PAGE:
16.4 Live Announcement Results
1.Sara Sigmundsdottir: 274 reps
2.Katrin Davidsdottir: 246 reps

16.4 Tips
Break sets accordingly to avoid extended breaks
There’s a lot of work to be done here, and many people will find themselves resting on the handstand push-ups (if they get there) as it’s the most challenging movement of the bunch. So don’t go blazing saddles straight out of the gate only to find yourself burning 30 seconds each time you drop the wall ball later on in the workout. Go in with a strategy of how you’re going to break up the deadlifts and wall balls that will allow you to move the quickest and rest the least, but adjust as needed as the workout progresses.

Keep a tight midline on the deadlifts!
The weight for the deadlifts is moderate (to heavy), but 55 reps is a lot, so if you’re not careful your back is going to be smoked and the rest of the movements in the workout will be that much tougher. Make sure you squeeze your shoulder blades together and keep your abdomen tight, squeezing your glutes with each rep as you use your hips as a hinge to move the bar up and down.

No missed reps on the wall balls
Wall balls can be a bitch if you have to do more than you should because you don’t hit the target, you don’t break parallel, or both. Make sure each rep is good to avoid unnecessary work! In addition, once you release the ball into the air, bring your hands back to your chest in preparation for receiving the ball. This will save you some energy versus keeping your arms extended, and allow you some time to inhale some much needed O2. Check out more tips on the wall ball through our article.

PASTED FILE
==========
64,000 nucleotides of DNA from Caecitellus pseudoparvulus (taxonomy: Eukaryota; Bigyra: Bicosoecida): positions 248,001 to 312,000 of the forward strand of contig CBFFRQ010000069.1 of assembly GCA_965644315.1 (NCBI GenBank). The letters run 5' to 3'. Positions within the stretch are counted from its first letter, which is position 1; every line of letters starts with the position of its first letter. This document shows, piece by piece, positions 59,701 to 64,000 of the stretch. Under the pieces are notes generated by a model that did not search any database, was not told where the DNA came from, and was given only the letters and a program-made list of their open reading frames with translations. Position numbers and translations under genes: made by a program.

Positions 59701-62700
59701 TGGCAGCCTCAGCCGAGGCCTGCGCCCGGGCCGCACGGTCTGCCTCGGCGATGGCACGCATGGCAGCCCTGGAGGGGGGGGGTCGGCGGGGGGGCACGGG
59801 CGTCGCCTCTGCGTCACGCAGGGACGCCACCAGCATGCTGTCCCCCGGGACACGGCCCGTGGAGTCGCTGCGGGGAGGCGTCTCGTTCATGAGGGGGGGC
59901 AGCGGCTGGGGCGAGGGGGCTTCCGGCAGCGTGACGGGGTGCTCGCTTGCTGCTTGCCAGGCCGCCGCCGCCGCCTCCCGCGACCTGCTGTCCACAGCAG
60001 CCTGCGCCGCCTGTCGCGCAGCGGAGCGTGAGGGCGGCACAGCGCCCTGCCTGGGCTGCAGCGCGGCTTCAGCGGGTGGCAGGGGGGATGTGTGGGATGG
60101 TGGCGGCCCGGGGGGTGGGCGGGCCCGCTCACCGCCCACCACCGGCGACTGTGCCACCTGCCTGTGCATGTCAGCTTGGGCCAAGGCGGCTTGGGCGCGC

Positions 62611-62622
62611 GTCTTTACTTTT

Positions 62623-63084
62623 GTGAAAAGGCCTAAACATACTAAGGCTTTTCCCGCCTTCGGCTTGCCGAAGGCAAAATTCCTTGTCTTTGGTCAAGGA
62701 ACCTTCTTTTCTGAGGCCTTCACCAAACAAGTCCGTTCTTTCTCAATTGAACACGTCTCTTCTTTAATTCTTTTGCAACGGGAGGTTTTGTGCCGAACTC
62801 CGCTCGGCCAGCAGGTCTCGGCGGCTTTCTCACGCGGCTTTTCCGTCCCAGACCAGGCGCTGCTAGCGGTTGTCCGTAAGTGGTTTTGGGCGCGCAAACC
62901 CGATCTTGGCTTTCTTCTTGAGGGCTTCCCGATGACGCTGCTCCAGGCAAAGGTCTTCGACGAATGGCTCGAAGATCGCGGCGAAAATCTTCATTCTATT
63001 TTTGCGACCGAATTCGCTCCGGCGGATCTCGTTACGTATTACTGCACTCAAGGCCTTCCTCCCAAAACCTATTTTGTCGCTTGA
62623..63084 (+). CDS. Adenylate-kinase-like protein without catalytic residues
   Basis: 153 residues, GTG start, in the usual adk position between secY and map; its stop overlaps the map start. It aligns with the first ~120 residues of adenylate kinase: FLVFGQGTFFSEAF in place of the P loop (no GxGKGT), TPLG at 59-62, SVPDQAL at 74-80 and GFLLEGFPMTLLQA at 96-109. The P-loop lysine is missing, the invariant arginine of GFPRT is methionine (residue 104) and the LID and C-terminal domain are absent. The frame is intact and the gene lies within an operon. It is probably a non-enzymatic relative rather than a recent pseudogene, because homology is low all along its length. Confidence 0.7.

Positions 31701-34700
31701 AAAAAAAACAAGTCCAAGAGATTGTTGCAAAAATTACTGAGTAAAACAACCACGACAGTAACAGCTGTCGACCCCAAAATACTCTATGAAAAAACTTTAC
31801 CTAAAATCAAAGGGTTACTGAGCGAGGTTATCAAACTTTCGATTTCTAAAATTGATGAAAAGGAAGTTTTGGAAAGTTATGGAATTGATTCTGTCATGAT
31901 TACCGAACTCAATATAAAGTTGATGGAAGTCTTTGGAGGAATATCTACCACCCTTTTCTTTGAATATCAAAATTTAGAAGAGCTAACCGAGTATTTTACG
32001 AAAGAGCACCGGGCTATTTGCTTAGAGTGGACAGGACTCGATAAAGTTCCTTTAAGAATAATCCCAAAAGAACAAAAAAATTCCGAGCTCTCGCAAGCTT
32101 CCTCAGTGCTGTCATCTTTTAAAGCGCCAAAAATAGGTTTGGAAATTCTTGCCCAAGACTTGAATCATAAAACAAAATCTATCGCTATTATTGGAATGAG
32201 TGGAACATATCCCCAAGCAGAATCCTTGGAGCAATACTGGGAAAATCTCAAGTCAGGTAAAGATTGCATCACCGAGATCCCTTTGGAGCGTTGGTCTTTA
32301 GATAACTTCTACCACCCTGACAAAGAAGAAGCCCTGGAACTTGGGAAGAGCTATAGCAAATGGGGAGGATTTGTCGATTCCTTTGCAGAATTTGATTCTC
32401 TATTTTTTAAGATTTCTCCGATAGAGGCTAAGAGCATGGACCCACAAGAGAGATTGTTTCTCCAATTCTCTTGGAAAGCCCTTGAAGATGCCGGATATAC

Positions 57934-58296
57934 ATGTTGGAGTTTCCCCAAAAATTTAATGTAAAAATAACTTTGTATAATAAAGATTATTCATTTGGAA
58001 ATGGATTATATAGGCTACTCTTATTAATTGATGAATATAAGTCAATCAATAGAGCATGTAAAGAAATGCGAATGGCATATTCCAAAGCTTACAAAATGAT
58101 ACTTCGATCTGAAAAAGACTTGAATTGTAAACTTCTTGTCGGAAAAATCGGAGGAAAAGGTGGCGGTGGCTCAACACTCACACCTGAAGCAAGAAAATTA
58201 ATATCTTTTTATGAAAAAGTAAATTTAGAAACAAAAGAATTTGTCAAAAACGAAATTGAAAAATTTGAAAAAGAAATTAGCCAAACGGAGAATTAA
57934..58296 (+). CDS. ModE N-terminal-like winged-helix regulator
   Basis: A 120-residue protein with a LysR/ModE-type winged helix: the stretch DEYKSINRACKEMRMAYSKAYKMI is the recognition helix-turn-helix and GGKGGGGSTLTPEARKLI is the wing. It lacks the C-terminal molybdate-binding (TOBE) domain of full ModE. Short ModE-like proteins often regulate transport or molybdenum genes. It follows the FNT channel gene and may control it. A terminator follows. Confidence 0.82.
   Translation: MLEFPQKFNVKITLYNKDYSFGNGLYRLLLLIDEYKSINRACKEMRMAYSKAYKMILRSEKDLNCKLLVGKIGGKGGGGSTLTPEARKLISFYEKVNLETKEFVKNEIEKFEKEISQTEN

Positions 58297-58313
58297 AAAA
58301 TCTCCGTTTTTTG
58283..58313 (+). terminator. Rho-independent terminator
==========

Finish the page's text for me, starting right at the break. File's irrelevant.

Be efficient on the rower
Maintain a steady pace and don’t waste energy through poor technique and weak pulls. A general guideline is to drive the legs first, then pull with the arms as your bring the handle to your chest. On the return, extend your arms first, then bend the knees in. Try to fall into a rhythmic pattern that allows you to catch your breath somewhat, and try to keep the chain moving in a straight line. For more tips on good rowing technique, check out our article on the topic from rowing guru Shane Farmer.

Be ready for the handstand push-ups
Well before the start of the workout, do a couple of trial handstand push-ups to make sure you know where to put your hands so each rep feels good. Point your toes town to help raise your heel above the line! Utilize a big kip straight from rep 1, and grind away as best you can.

Good luck!

Photo courtesy of Josefina Casals/CC BY NC ND 2.0

William Imbo
William Imbo is an Associate Editor at BoxLife magazine, CrossFit Level 1 Trainer and holds an MPS in Sports Industry Management from Georgetown University. He is an avid CrossFitter and loves film, music and travel, thanks to having grown up across Europe. A fan of the New Orleans Saints and Newcastle United, Will's favorite CrossFit girl is Helen-least favorite being Isabel.